In General:

  • Read the lease terms carefully
  • Keep a copy of all documents for your records
  • You can negotiate any of the terms of your lease; you have the right to change or omit undesirable portions of the lease, if both tenant(s) and landlord agree to the changes; if something has been crossed out or changed in ink on the lease, make sure both tenant(s) and landlord initial the changes
  • The Residential Tenancy Act (RTA) will override any lease terms which do not comply with the RTA
  • The landlord is responsible for “normal wear and tear” of the rental premises; either sign an Inspection Checklist upon moving in, or take photos or video of the existing conditions, so that you won’t be held responsible for unwarranted damages at the end of your lease
  • A lease is a legal contract; once you’ve signed one, you are responsible for the rental payments until the end of the term

What to Expect in a Lease:

  • The name and address of the landlord and tenant(s);
  • The address of the rental property;
  • The agreed upon monthly rent amount, with or without utilities (be specific - heat? hydro? water? Parking? cable t.v.? internet?, etc );
  • The term of the rental period (usually 12 or 8 months, or month-to-month) and specific dates of occupancy;
  • When the rent is due (e.g. on the first day of each month);
  • The amount and terms of the rent deposit;
  • Which repairs are your responsibility, and your obligation to do repairs at the request of the landlord (if applicable);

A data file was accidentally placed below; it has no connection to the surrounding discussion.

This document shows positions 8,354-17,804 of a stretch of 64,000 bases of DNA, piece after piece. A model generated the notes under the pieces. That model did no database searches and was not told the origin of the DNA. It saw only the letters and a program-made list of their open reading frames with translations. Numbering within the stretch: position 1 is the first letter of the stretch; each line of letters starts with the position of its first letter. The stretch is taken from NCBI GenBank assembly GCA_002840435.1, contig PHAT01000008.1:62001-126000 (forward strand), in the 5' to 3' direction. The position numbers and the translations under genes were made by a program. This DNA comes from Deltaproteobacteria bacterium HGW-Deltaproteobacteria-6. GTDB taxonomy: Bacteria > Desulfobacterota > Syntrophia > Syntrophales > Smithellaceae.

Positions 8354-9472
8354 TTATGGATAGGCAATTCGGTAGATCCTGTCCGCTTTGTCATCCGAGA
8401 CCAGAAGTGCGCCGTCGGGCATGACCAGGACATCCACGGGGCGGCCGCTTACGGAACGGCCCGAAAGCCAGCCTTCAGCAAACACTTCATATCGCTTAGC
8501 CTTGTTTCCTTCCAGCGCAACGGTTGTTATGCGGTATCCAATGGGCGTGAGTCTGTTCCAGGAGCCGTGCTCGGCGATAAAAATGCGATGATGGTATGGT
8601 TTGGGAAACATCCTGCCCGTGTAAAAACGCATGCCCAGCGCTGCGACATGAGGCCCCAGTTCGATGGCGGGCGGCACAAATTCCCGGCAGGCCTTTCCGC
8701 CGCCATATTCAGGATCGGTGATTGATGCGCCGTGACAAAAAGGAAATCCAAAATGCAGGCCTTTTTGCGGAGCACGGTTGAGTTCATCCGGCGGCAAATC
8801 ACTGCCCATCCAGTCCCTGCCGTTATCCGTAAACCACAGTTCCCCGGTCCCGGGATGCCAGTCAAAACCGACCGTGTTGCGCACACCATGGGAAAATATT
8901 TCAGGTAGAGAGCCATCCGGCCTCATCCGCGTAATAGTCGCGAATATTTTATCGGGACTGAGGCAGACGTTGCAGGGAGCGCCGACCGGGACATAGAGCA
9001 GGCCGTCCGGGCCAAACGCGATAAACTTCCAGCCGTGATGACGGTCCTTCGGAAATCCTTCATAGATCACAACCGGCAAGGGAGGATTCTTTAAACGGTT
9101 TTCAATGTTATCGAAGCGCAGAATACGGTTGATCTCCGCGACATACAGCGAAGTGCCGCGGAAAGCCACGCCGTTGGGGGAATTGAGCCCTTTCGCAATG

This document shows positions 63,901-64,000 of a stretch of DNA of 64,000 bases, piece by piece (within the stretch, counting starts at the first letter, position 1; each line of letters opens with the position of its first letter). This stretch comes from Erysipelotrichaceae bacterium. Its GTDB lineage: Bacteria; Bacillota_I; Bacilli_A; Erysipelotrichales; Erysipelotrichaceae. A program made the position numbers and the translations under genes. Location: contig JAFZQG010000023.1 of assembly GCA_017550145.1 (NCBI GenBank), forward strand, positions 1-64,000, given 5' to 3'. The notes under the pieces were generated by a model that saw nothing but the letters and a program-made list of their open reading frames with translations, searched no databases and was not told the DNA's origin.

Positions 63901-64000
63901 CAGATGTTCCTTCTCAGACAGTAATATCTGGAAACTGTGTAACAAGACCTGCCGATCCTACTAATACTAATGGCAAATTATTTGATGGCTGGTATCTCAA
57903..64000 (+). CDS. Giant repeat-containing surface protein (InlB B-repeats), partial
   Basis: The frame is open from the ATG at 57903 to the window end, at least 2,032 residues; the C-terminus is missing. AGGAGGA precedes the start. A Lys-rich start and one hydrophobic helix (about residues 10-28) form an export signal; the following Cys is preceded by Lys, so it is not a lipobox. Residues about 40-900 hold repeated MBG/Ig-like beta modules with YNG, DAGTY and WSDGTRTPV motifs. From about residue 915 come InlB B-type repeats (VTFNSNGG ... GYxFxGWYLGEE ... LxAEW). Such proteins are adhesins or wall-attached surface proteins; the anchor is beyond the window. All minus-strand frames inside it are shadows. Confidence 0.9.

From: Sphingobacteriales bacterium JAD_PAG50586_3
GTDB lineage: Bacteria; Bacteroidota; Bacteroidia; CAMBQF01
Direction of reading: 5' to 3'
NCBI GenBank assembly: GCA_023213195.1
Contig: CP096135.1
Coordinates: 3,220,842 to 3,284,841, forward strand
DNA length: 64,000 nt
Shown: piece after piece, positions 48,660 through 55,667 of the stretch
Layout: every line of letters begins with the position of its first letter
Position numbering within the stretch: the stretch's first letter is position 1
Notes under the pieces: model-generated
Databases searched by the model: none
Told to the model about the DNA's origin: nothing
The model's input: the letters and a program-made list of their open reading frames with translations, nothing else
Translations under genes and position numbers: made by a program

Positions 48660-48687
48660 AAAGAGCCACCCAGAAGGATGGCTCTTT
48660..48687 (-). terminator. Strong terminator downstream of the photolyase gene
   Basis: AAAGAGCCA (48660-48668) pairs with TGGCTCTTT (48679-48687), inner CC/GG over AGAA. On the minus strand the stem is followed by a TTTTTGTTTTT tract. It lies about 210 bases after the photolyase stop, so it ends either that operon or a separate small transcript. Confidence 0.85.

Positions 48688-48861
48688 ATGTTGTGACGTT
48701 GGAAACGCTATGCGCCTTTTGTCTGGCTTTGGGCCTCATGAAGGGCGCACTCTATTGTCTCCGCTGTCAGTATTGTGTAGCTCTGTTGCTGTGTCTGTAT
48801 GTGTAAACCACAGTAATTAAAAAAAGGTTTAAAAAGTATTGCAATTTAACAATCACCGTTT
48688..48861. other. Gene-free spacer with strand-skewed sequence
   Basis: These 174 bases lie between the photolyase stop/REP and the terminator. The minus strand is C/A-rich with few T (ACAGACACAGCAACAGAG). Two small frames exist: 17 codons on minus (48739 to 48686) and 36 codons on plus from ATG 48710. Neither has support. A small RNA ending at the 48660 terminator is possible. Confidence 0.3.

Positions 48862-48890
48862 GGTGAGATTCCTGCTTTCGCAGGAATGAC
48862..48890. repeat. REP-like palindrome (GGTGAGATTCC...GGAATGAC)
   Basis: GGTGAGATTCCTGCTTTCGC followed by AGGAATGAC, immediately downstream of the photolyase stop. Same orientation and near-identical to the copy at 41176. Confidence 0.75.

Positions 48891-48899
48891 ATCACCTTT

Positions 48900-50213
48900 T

• Who is responsible for snow shoveling and cutting the lawn; who will supply the tools to do so, and maintenance of such;
  • The notice period that the tenant is required to give when terminating a tenancy, such as 60 days prior to the end of the lease term;
  • Subletting rules;
  • Specific restrictions, such as no additional tenants, pets, smoking,
  • When and how a landlord can enter the rental premises;
  • Conditions for termination of a lease (by either party);
  • Terms for dispute resolution (late payment, damage and repairs);
  • Emergency contact information for tenant and landlord (may include phone, fax or email)


Of Special Interest:

  • The landlord must provide the tenant with a copy of the lease within 21 days of signing;
  • Landlord must provide tenants with a rent receipt;
  • Security/damage/key deposits are not allowed in Ontario; landlords are only allowed to collect a rent deposit, which can equal up to one month’s rent. This money will be held in trust and can only be applied toward your last month’s rent. Landlords must then pay the tenant interest on that amount at the end of the lease term;
  • A landlord can ask for post-dated cheques, but a person cannot be refused a rental unit for refusing to give them;
  • The landlord and tenant can agree to extend or renew the tenancy on the same terms and conditions, or on modified terms and conditions. If the parties cannot agree on the terms by the end of the lease, the tenancy automatically becomes a month-to-month tenancy;
  • Typically, landlords must give 24 hours written notice in order to enter a rental premises. The notice must specify the reason for entry, the day of the entry and time of entry between the hours of 8 am and 8 pm. A landlord can enter a unit without written notice if there is an emergency or if the tenant consents to the entry.
  • A tenant cannot and should not withhold rent in exchange for repairs; the landlord could then file suit against the tenant for non-payment of rent
  • If you are renting a premises IN WHICH YOU ARE SHARING A KITCHEN AND/OR BATHROOM WITH THE LANDLORD AND/OR HIS/HER DAUGHTER, SON, SPOUSE, or other immediate family member, you are not covered by the Residential Tenancy Act; make sure you have a written agreement detailing the terms of your rental situation in case of future disputes.